The difference between creativity and innovation is that the output from the innovation has to be a value-added output, while the output from creativity does not have to be value added. Keeping this information in mind, you can grasp the problem that the International Association of Innovation Professionals (IAOIP) was faced with when they were assigned the responsibility for (a) defining the body of knowledge for innovation and (b) establishing a certification program for innovators. It is obvious that before you can establish a body of knowledge for innovation, you have to have an accepted definition of innovation. Moreover, before you can certify an individual as the innovator, you have to be able to define what an innovator is and does.
You can see some excellent examples of these types of individuals on one of the most-watched new television programs called Shark Tank. The contestants are individuals who originated a unique idea, found ways to get it funded, and found ways to produce the output. They also set up the marketing and sales system, and sold the product. These are innovators who have come to the television program to present their innovative output to a group of five entrepreneurs in order to get additional funding and increase sales opportunities. Basically, we believe an innovator is “a person who identifies an unfulfilled need, creates ideas that will fulfill the unmet need, and incorporate the skills of an entrepreneur.”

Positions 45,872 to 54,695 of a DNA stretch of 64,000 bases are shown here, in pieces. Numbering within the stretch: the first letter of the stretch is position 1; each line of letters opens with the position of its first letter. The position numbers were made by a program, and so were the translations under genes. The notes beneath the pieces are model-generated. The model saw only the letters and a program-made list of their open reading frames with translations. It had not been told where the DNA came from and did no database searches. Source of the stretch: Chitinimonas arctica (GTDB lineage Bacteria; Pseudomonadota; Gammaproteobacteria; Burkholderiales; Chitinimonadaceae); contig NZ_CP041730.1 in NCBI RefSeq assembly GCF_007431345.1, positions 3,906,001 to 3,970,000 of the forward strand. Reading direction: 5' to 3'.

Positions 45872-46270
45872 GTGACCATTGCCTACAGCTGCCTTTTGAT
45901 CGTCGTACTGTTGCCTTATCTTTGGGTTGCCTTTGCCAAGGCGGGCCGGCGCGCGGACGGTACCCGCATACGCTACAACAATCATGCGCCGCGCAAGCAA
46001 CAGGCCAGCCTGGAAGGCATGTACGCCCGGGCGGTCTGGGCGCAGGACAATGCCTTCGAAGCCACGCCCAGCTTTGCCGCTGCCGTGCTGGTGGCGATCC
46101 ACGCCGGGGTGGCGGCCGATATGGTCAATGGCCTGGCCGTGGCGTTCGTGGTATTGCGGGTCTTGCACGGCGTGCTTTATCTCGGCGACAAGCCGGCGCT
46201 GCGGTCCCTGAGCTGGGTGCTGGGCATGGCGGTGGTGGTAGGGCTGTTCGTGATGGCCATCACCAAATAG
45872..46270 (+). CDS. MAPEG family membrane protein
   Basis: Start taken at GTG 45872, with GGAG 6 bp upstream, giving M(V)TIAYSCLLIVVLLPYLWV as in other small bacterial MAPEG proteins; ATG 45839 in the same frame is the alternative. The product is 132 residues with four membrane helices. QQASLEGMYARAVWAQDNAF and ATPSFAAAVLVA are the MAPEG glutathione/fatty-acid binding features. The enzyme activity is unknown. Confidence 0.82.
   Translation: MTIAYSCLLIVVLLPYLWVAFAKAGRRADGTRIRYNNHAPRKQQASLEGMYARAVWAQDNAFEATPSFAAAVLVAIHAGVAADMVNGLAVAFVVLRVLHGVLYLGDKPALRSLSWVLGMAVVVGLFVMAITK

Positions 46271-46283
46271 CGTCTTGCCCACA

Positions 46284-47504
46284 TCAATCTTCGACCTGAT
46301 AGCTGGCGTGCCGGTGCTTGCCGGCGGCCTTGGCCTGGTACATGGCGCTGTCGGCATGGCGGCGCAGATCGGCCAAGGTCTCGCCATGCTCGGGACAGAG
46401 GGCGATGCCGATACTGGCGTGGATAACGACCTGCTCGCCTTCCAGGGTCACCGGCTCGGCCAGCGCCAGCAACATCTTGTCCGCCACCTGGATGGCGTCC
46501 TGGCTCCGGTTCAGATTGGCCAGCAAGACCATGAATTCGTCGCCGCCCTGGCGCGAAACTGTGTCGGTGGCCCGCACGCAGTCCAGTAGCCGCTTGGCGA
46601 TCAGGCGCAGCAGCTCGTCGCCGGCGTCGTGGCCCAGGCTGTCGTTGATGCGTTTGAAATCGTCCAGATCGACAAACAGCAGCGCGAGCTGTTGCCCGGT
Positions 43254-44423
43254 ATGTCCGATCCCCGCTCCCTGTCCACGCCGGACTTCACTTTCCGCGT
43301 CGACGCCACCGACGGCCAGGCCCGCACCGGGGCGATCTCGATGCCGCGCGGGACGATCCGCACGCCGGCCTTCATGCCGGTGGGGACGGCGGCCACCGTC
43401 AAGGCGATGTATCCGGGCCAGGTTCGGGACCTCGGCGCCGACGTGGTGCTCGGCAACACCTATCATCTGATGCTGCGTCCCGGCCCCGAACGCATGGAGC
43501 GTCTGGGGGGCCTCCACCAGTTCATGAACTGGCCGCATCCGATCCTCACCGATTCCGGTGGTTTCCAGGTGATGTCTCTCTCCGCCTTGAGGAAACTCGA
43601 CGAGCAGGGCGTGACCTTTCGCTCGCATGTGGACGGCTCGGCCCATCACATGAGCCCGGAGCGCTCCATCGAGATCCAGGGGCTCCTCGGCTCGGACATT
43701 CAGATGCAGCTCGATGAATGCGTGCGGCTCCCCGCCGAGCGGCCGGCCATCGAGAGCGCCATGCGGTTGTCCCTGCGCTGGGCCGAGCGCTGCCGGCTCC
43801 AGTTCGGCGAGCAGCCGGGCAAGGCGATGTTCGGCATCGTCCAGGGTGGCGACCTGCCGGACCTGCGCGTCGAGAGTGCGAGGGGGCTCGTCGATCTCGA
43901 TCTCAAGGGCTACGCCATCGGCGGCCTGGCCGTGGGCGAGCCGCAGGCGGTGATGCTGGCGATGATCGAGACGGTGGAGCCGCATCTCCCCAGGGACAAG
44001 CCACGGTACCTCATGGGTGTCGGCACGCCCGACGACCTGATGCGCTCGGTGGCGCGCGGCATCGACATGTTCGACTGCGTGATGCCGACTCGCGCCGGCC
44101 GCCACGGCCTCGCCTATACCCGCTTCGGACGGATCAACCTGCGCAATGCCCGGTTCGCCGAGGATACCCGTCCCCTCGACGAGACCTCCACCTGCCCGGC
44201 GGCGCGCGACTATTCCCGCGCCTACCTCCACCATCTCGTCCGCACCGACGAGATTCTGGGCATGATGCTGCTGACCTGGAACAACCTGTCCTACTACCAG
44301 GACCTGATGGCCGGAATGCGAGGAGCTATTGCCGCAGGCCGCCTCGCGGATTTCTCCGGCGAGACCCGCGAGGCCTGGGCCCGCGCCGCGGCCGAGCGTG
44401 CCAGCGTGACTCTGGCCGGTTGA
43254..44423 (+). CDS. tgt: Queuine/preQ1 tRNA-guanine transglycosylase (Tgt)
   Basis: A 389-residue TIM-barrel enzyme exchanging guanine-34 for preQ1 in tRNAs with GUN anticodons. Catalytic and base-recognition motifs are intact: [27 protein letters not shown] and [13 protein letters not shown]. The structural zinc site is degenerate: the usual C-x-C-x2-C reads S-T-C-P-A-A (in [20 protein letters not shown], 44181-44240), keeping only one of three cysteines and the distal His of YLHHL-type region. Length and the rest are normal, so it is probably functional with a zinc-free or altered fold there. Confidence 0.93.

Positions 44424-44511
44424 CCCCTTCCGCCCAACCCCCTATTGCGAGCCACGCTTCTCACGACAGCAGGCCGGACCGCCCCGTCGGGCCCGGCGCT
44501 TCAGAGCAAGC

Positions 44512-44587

So, what is an entrepreneur? Is an innovator also the same as an entrepreneur? Basically, an entrepreneur is someone who exercises initiative by organizing a venture to take benefit of an opportunity, and, as the decision maker, decides what, how, and how much of a good or service will be produced. An entrepreneur supplies risk capital as a risk taker, and monitors and controls the business activities. The entrepreneur is usually a sole proprietor, a partner, or the one who owns the majority of shares in an incorporated venture.
Keeping this in mind, the real difference between an entrepreneur and an innovator is that the innovator needs to be able to recognize an unfulfilled need and create ideas that fill the unfulfilled need. The entrepreneur does not have to create the idea but can take somebody else’s idea and turn it into a value-added output.
As you can see, this discussion applies very nicely to a person who is starting a new organization (e.g., a start-up company), but it is difficult to apply this to an established organization. In an established organization, the innovative process flows through many different functions, and usually the individual who recognized the unfulfilled need and created the idea to fill that unfulfilled need is not assigned to process the idea through the total innovative process. What happens in established companies is that subject matter experts are developed and assigned to individual parts of the innovative process. For example, the controller function is responsible for obtaining adequate financing; marketing defines how the unique concept will be communicated to the customer, and the sales force develops the sales campaign.